|DH.83 Fox Moth|
|Fox Moth in flight at Fenland Airfield (2012)|
|First flight||29 January 1932|
The DH.83 Fox Moth was a successful small biplane passenger aircraft from the 1930s powered by a single de Havilland Gipsy Major I inline inverted engine, manufactured by the de Havilland Aircraft Company.
The aircraft was designed late in 1931 as a low cost and economical light passenger aircraft. Many components including the engine, tailplane, fin, rudder and wings were identical to those being used for the de Havilland DH.82 Tiger Moth then being built in large quantities as a military trainer. These were fitted to the purpose-built wooden, plywood-covered fuselage (longerons: ash forward of the pilot, aft Sitka spruce). The pilot sat in a raised cockpit behind the small enclosed passenger cabin, which was usually fitted with three seats for short-range hops. The "Speed Model" was fitted with a canopy and fairing. The wings folded for space saving storage.
The prototype first flew on 29 January 1932, and was sent to Canada gaining sufficient interest that seven were assembled at the company's Toronto plant. "Home" based production was shared evenly between sales within the United Kingdom and exports, with 49 aircraft each going onto the British register and being sent overseas. British-based aircraft were mostly used on short-haul joyrides or as feeder flights around the British Isles. The DH.83 Fox Moth was the first aircraft to earn a profit in commercial airline service without subsidies.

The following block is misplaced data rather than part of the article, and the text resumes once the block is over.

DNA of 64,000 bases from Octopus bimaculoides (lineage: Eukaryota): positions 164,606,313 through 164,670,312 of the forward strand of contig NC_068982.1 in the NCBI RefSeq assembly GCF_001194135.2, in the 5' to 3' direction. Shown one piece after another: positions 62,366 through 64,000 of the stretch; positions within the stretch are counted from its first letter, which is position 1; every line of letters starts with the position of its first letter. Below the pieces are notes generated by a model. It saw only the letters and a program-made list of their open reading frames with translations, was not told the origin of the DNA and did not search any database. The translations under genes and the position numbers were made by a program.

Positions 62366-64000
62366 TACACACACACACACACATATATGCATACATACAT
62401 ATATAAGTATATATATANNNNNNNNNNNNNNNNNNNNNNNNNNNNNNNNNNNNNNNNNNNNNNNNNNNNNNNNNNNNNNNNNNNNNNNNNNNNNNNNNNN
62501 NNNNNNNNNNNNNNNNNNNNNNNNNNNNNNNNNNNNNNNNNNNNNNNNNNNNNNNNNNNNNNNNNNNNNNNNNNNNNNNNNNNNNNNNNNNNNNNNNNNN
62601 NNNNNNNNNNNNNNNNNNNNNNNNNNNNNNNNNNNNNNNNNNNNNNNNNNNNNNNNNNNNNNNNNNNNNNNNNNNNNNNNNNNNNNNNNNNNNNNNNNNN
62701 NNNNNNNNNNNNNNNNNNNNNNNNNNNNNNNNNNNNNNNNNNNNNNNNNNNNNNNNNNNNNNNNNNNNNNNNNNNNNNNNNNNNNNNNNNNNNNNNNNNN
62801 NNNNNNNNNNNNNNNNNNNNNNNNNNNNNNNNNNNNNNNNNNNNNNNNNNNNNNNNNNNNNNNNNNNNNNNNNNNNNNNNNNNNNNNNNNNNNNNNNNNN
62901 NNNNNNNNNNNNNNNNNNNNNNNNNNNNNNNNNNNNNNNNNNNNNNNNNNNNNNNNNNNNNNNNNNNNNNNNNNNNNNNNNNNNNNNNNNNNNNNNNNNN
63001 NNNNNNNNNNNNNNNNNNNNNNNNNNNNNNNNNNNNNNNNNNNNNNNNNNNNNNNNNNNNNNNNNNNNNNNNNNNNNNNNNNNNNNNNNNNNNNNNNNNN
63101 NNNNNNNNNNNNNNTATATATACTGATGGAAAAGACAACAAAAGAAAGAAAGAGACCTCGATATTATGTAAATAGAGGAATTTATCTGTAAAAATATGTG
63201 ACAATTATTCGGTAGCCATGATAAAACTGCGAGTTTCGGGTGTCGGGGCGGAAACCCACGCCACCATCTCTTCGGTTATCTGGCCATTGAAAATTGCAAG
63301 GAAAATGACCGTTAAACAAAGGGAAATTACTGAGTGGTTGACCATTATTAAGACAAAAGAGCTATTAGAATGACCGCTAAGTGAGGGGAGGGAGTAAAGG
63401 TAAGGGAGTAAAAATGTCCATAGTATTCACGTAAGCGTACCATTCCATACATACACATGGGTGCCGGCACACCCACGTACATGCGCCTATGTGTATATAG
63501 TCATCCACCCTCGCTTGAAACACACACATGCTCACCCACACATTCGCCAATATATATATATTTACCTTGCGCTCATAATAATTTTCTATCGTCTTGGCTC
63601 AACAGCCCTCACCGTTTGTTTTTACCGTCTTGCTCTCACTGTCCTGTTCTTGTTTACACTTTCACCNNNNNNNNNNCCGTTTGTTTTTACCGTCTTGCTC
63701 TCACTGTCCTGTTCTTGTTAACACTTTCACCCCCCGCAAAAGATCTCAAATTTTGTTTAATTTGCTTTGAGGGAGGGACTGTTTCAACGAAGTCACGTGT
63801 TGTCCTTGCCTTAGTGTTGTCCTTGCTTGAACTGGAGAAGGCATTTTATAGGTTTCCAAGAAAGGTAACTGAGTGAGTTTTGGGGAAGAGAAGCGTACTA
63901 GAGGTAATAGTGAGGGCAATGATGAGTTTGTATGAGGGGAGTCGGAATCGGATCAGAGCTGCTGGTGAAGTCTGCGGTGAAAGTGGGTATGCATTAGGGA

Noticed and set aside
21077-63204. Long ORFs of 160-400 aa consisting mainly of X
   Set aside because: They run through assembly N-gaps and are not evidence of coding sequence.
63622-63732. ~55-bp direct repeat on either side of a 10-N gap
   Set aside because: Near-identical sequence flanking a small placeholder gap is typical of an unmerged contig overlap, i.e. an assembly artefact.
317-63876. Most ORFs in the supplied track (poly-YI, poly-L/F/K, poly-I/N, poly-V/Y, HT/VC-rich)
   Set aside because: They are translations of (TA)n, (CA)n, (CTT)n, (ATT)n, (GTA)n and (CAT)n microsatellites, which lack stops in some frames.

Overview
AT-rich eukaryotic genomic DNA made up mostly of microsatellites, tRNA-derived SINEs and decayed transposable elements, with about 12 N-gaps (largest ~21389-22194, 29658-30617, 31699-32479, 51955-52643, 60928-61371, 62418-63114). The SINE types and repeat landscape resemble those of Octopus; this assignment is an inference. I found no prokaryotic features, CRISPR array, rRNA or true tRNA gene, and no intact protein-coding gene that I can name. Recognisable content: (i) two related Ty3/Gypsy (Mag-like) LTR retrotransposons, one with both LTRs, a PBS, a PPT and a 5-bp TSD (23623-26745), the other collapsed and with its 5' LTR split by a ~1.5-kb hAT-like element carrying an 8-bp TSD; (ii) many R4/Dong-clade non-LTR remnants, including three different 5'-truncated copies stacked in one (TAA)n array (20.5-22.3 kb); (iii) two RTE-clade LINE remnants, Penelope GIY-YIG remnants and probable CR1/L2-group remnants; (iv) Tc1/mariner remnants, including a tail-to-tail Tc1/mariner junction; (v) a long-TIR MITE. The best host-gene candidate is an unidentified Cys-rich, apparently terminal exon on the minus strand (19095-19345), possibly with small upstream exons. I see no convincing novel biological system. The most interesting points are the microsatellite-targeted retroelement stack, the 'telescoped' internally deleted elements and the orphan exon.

Fox Moth VH-UQM Miss Currie was purchased by Victor Holyman for £1,450 and began operating over the 108-mile route over south-eastern Bass Strait between Launceston, Tasmania and Whitemark on Flinders Island in October 1932. It was thus the inaugural aircraft of what was to later become Australian National Airways. QANTAS used Fox Moths to replace de Havilland DH.50s on the Flying Doctor Service.
Total production of the DH.83/DHC.83C Fox Moth was 153, being 98 in England, two in Australia and 53 in Canada after WWII. A number of different engines were used, including the 130 hp (97 kW) Gipsy IIIA on most British-built aircraft and the 145 hp (108 kW) Gipsy Major 1C on the 53 postwar DH.83C Canadian-built aircraft. The DHC-83Cs were fitted with larger pilot cockpit openings, a larger windscreen and canopy, a large ambulance cabin door on the port side to accommodate a stretcher, and did not have folding wings. The DH.83C used DH.82 Tiger Moth main and tail landing gear. The DH.83C was an excellent and economical bush plane.
Data from De Havilland Aircraft since 1909
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